The secret “China Room” on the second floor
The walls were painted by hand by a family of temple painters from Hebei, who usually work in Taiwan.
They spent two months painting full-time in this room alone, not to mention all the doors and walls on the ground floor.
On whether the design is meant to authentic or fantasy:
Song Yuxin: Both. The emerald green table cloth, for example, is tailored in Hong Kong, because no factory in mainland China now makes such a thick, fine tablecloth now. But that’s what we need to recreate the feel of an old teahouse. The umbrellas outside, the design is originally from Sichuan and Fujian, but they don’t make them there anymore – it’s too difficult. So we had to get them from Japan, who copied the Chinese design and still produces them.
China via Japan
On replicas and antiques:
Song Yuxin: Most of the pieces you see that are one-of-a-kind are antiques. Pieces like lanterns and umbrellas that we need more than one of are replicas, and many of them took more than a year to make. The glass or gem flowers, for example, are all antiques. The one on the first floor, I paid 15,000 rmb for. No one needs to know the price to enjoy them but they are not cheap. Look how many there are – there’s almost one glass flower on every table and they are all different and all antique.
Fine taste in fake flowers
On managing his collection:
Song Yuxin: I have more than one warehouse. I have dozens of buyers searching for antiques all over the world for me. I store things at home, at offices, at my warehouses. When the restaurant first opened, there were actually more pieces here. But as our business gets better, I have to take things out to make space for the customers.
The ground floor with its signature terrazzo and heavy green tablecloths
On what impression he wants to leave on his customers:
Song Yuxin: The first floor is similar to what we tried to create at Joy City, with heavy gilded painting and carving. The second floor, after setting the stage on the first floor, is designed to create an atmosphere of grandeur, kind of like the feel of the Imperial Palace.
The staircase and a massive antique piece of embroidered silk, too large to be covered in glass
On celebrating the fine traditions of premium Chinese residences:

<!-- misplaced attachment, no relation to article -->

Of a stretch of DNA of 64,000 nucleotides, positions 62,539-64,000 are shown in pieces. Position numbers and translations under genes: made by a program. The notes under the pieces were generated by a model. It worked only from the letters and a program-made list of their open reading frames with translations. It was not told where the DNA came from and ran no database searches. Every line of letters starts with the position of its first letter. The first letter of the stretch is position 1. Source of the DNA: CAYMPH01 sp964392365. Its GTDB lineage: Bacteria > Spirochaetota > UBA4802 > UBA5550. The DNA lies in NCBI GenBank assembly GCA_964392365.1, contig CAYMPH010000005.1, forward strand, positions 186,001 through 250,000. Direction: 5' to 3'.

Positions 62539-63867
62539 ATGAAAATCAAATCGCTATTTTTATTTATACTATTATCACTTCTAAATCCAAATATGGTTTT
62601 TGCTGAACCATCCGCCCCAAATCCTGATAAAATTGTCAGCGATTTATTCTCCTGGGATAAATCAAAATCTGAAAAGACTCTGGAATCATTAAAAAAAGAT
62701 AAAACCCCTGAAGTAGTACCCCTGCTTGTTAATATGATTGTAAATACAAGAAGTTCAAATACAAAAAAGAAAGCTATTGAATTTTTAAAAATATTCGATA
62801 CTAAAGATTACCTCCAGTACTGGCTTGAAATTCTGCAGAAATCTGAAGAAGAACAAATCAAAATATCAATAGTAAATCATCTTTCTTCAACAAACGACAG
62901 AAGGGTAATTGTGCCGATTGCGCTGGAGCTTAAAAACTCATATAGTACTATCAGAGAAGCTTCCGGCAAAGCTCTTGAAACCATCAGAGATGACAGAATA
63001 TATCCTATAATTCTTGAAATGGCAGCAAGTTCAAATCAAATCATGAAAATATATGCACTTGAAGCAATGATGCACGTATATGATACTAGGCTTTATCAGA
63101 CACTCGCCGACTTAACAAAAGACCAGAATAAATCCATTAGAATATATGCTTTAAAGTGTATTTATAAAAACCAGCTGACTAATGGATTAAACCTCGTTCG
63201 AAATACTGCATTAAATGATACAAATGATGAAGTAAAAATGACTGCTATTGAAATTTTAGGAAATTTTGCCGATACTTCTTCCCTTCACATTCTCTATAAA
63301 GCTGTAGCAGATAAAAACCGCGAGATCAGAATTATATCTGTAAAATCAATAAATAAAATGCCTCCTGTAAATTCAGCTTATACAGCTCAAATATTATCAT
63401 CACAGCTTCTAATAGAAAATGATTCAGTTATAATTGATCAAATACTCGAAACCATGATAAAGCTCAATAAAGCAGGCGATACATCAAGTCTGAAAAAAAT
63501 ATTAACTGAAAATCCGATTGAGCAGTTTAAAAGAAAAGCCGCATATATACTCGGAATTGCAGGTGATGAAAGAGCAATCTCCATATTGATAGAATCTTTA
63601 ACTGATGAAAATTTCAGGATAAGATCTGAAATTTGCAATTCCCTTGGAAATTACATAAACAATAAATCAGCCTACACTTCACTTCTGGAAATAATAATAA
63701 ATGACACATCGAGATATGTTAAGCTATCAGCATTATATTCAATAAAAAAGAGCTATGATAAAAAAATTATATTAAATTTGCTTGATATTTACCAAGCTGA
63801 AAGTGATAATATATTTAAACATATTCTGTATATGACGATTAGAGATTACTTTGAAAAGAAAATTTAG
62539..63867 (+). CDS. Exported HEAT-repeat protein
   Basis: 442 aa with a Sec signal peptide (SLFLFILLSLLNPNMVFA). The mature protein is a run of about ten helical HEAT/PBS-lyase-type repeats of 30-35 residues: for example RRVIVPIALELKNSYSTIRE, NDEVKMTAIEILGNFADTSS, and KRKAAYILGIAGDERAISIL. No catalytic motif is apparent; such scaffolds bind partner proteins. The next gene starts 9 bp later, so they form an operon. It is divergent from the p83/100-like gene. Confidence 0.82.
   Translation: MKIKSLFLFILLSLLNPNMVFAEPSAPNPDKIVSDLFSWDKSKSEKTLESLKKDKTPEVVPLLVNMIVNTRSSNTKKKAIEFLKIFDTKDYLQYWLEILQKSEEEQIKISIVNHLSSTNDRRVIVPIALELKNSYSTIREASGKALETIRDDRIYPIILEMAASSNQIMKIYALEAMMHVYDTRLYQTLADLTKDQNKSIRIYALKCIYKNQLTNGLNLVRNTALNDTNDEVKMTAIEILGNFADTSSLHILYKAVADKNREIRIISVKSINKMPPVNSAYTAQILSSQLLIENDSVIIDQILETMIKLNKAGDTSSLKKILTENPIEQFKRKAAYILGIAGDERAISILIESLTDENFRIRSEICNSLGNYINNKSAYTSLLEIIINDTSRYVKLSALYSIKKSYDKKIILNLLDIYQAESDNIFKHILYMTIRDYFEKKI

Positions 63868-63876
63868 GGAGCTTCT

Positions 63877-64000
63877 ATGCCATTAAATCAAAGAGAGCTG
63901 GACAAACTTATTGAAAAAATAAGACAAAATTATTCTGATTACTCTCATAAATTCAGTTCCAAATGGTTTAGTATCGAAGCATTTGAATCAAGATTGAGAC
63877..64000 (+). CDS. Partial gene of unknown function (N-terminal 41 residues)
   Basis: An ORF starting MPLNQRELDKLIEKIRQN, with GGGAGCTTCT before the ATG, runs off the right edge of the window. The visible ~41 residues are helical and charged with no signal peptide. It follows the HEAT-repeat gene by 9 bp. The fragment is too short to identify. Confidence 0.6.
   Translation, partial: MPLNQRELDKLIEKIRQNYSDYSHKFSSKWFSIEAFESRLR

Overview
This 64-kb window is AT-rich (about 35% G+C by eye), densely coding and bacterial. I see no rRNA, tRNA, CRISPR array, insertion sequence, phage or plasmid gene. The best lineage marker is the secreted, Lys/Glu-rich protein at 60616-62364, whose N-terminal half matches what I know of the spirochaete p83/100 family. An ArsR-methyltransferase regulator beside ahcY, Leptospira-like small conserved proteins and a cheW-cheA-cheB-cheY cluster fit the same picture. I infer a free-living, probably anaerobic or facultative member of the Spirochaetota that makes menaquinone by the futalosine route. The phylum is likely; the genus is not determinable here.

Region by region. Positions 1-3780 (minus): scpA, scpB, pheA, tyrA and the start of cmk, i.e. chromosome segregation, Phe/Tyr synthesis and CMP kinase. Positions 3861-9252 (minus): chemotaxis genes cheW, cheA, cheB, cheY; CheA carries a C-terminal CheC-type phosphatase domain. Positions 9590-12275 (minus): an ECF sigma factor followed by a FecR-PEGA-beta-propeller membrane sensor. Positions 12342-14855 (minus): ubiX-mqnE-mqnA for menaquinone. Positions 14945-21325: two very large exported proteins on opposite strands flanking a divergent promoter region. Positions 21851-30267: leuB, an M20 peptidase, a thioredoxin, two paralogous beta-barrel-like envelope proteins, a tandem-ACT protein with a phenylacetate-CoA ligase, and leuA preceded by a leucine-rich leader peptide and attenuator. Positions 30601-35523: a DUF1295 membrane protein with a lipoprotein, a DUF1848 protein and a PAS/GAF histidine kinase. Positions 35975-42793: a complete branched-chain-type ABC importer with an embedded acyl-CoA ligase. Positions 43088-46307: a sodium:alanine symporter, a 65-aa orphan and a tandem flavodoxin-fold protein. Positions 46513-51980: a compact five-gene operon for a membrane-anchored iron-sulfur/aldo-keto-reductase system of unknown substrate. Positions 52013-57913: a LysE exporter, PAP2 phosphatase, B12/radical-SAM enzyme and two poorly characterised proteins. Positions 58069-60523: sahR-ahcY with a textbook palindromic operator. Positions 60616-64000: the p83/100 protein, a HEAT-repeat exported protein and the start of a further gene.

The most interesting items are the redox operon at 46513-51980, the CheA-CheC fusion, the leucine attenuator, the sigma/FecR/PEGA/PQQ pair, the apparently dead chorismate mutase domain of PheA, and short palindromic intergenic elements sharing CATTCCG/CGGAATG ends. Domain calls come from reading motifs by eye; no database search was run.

Song Yuxin: We separate the space into four sections, with the staircase in the middle. We also put large jade and Taihu stones at the entrance, which are common in Chinese imperial gardens. Look at this one (he holds up a flashlight to the jade). See how it lights up?
On the wall at the end, there is a large antique embroidery with the Eight Immortals. The size of it suggests it’s from a rich person’s house; common people didn’t have ceilings that high. I want to let more Chinese people know what a premium and traditional Chinese residence should look like. You barely find this stuff even at tourist spots in China. I think what I am doing is just returning the antique pieces to where they belong.
Expensive embroidery. The center panel is antique, bought at auction for 150,000rmb. The panels on either side with the Eight Immortals are new and were commissioned from Suzhou craftsman at 400,000rmb. Each.
Details. Details. Each piece took 4-5 craftsmen a year to make.
It’s all in the details.
On whether the diners understand the layers of design:
Song Yuxin: Not really. Only a small amount do. People from northern China and those familiar with the Forbidden City might recognize some things. Cantonese might find it familiar but would probably be shocked by the bold, contrasting colors.
On why he invested so much in design:
Song Yuxin: I am a foodie, and it’s both my hobby and job to learn about how restaurants are run. Gradually, I discovered running a restaurant, successfully, is very much like marketing a car, what I used to do as an ad person. It’s not only about food. For a restaurant, it’s also about the target customer of the location, what is missing in the area.
The average cost per head at Joy City is upwards of 200 rmb, here it’s 500 rmb. Why do we invest so much on interiors? Because that’s what Xintiandi people want and they are willing to pay to dine in such an environment. Running a restaurant is not only selling food, it’s a package.